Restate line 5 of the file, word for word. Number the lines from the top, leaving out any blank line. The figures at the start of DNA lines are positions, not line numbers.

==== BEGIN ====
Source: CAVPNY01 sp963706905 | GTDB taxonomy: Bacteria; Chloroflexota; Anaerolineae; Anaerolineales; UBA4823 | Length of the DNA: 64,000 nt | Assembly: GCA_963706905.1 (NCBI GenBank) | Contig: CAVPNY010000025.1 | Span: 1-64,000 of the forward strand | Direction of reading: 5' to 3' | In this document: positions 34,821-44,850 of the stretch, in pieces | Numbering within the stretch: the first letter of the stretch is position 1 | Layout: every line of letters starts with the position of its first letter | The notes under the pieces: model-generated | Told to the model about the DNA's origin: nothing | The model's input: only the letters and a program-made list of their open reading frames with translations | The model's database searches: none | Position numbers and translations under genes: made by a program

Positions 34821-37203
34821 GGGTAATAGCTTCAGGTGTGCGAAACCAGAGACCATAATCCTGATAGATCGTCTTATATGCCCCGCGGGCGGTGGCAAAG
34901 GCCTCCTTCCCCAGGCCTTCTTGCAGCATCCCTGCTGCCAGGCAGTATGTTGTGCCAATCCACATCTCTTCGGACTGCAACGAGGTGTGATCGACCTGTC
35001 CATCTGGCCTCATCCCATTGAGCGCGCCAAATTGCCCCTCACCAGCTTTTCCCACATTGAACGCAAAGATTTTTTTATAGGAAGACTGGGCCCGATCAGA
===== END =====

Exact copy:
35001 CATCTGGCCTCATCCCATTGAGCGCGCCAAATTGCCCCTCACCAGCTTTTCCCACATTGAACGCAAAGATTTTTTTATAGGAAGACTGGGCCCGATCAGA